History of the museum architecture
Holstebro Kunstmuseum åbnede i 1967 i den villa, Tobaksfabrikant Søren Færch (1870-1967) havde opført i 1906 syd for Storåen og vest for Vegen Å. Arkitekt var Andreas L. Clemmesen (1852-1928), hvis speciale var villaer. Som mange andre af hans byggerier er Færchs villa tegnet i en barok-inspireret palæstil. Familien Færch boede i villaen indtil 1944. I 1948/49 blev villaen administrationsbygning for tobaksfabrikken.
I november 1966 blev villaen erhvervet af Holstebro Kommune med henblik på at huse det kunstmuseum, man i 1965 havde taget initiativ til. I maj 1967 åbnede Holstebro Kunstmuseum. Man rådede over villaens tre etager samt kælder og i den med villaen forbundne sidebygning to etager samt kælder – i alt 450 kvadratmeter.
In February 1976, Holstebro Municipality announced an architectural competition for a museum complex which would contain Holstebro Kunstmuseum in one wing and Holstebro Museum in the other. The Færch Villa was to form the centre of the complex and its shared entrance. A total of 106 proposals were received. In June of the same year, it was announced that the first prize had been awarded to the architect Hanne Kjærholm (1930-2009). On 11 May 1981, the 1,600 sq. m. wing of the art museum was opened, followed in 1991 by the inauguration of the cultural-historical Holstebro Museum, which in architectural features differs only in a few details from the art museum wing.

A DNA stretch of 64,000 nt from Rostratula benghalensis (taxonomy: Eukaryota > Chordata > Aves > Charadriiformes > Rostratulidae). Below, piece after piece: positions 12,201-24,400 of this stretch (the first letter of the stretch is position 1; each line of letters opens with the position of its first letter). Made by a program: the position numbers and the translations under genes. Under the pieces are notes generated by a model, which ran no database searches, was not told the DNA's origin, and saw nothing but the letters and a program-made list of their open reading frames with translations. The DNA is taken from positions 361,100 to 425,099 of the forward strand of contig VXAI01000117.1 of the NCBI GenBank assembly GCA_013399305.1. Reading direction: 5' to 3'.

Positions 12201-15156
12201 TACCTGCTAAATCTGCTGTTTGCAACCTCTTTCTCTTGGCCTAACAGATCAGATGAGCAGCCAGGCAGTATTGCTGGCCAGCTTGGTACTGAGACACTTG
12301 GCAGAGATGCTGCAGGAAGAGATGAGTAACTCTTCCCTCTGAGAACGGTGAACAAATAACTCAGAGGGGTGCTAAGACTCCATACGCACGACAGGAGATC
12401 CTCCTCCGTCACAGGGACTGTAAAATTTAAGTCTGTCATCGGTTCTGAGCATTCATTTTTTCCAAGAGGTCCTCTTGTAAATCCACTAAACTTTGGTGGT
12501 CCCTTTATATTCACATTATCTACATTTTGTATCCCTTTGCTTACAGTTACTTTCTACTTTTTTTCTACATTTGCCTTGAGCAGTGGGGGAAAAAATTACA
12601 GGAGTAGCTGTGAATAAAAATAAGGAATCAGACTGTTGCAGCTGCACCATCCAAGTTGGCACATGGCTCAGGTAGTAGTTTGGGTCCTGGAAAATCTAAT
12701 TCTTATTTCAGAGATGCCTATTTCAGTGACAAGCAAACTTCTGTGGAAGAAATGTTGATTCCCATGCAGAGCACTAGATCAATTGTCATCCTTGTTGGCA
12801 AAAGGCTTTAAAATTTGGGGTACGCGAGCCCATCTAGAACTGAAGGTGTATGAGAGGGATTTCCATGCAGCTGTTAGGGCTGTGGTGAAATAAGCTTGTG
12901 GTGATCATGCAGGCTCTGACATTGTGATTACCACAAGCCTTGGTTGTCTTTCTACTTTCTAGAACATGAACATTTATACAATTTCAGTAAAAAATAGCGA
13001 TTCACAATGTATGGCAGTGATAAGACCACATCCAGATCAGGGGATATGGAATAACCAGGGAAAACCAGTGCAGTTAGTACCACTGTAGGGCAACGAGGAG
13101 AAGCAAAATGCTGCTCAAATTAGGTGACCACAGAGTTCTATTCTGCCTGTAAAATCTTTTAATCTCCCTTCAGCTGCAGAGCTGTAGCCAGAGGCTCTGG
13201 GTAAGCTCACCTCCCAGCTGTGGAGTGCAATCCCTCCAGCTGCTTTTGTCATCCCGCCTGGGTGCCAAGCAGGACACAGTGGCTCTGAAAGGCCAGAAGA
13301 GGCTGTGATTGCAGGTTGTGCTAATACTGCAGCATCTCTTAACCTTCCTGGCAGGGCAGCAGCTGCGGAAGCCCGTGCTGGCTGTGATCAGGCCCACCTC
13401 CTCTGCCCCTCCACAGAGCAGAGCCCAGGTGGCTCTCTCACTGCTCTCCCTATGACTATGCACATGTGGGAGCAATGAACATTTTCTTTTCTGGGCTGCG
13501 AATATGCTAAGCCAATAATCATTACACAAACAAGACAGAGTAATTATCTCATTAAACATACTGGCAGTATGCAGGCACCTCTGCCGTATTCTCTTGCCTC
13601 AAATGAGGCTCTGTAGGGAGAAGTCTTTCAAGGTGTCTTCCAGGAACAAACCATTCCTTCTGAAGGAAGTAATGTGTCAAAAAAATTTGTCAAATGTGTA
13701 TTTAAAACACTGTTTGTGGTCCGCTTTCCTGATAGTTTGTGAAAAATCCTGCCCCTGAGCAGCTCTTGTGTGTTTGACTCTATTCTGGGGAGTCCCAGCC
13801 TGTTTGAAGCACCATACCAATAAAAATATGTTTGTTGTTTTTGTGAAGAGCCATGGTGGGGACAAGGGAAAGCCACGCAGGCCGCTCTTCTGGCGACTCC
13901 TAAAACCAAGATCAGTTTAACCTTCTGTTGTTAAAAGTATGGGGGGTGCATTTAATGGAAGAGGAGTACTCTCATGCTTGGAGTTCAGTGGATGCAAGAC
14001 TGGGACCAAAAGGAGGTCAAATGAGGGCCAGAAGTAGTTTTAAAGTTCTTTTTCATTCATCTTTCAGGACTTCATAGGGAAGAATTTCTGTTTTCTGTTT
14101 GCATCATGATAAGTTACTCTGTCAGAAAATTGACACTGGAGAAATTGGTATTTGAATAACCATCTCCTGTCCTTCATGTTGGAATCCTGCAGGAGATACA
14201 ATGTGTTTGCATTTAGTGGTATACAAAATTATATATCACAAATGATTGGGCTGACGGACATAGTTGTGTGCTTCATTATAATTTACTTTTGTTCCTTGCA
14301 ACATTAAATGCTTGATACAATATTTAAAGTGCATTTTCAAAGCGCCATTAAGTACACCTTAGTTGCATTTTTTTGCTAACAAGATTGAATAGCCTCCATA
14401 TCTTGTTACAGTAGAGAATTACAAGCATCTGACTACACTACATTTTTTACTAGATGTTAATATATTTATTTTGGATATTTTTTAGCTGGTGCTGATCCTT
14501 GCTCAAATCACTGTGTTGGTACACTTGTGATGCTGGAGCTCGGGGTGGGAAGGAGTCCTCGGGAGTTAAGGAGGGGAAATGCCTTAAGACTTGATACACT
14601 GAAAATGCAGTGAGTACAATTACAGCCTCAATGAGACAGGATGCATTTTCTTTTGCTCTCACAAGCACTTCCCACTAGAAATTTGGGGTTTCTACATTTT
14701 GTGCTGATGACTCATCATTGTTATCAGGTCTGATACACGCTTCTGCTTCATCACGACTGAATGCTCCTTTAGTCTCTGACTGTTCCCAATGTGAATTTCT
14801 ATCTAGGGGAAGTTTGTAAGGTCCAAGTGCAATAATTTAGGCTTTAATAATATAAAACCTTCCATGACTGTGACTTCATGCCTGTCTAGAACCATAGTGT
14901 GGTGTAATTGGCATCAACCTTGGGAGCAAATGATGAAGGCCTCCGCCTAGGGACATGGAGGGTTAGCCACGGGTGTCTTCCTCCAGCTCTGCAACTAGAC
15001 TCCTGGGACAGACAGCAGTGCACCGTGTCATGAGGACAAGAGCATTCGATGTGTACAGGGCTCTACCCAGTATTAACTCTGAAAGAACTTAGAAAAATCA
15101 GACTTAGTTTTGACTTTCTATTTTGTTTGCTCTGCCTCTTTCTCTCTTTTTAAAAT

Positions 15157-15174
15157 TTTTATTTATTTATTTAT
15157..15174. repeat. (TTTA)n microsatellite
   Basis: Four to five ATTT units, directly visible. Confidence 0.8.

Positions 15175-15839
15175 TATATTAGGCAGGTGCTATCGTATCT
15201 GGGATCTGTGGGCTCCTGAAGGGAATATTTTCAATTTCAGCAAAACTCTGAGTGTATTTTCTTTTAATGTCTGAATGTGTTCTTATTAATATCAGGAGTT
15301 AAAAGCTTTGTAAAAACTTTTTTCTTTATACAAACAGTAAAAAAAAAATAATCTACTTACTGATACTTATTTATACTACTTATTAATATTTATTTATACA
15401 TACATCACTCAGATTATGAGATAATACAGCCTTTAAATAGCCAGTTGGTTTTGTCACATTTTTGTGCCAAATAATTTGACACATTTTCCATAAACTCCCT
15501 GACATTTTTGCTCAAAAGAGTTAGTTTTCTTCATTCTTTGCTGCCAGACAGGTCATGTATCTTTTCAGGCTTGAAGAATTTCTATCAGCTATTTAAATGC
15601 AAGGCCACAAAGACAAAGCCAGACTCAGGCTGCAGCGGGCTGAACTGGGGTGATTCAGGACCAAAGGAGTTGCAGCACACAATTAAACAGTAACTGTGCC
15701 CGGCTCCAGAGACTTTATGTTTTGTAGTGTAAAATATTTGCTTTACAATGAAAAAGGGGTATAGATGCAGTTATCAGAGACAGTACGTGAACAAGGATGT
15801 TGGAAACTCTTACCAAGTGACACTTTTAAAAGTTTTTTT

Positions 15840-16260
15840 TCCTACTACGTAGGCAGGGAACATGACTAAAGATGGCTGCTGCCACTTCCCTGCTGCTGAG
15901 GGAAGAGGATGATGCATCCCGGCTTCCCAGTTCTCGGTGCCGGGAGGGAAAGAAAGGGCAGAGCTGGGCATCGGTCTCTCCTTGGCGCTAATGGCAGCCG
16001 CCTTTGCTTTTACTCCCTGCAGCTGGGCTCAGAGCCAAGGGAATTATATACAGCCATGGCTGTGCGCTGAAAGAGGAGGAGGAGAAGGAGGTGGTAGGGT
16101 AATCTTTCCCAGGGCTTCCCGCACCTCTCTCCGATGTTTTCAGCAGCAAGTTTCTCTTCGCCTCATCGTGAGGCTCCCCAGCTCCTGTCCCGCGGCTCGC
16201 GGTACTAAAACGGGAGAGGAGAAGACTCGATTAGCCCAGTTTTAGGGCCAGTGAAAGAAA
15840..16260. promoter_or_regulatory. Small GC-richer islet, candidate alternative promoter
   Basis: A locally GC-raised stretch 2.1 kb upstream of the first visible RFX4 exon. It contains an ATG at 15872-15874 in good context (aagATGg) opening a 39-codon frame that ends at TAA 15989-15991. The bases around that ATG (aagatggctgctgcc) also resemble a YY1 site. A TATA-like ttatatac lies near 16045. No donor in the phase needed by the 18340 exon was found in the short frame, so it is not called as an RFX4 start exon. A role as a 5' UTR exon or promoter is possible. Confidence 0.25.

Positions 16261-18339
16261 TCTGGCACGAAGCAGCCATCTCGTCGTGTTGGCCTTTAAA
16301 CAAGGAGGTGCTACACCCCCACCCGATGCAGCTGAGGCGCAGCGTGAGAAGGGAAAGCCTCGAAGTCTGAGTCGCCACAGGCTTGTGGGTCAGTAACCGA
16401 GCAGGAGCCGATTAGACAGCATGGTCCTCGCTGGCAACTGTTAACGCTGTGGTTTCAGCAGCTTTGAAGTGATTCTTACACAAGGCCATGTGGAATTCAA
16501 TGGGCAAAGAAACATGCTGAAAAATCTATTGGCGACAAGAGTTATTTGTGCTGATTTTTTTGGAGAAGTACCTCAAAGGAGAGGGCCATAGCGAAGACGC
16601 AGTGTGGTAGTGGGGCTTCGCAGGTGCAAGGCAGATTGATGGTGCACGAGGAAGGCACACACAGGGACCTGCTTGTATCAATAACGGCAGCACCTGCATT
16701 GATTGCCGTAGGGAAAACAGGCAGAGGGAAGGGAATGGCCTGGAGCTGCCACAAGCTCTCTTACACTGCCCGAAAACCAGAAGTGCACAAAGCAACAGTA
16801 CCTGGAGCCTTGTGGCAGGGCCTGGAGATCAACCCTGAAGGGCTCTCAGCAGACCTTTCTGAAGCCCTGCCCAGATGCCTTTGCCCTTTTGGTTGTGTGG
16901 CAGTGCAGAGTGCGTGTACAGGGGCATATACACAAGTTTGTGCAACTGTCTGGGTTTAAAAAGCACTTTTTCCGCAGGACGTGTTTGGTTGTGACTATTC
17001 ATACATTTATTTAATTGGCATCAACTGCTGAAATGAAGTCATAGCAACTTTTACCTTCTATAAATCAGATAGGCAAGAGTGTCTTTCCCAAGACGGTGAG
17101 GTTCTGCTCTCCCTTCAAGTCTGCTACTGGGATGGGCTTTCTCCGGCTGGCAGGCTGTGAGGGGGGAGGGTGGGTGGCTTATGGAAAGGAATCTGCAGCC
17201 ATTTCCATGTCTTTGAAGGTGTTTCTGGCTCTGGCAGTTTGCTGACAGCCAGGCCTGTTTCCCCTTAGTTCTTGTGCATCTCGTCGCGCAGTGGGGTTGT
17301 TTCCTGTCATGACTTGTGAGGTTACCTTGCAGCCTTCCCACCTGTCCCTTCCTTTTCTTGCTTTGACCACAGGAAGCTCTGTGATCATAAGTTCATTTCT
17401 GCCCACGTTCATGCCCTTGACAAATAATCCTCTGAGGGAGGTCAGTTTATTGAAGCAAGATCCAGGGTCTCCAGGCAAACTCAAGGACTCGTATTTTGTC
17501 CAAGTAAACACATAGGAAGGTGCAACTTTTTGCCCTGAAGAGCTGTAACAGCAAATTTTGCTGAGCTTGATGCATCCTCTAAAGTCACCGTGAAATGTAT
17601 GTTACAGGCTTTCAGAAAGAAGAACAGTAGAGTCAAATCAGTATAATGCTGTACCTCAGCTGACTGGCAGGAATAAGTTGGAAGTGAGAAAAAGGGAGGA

In March 2009 it was announced that Holstebro Kunstmuseum would once again be extended. The Færch Foundation was behind the generous donation, and architect Hanne Kjærholm managed to design most of the extension to her ‘museum child’, as she called it. The first sod was turned on 14 August 2009, and on 26 February 2011 the Færch Wing was inaugurated as a special exhibition area. The art museum now encompasses a total of 3,250 square metres.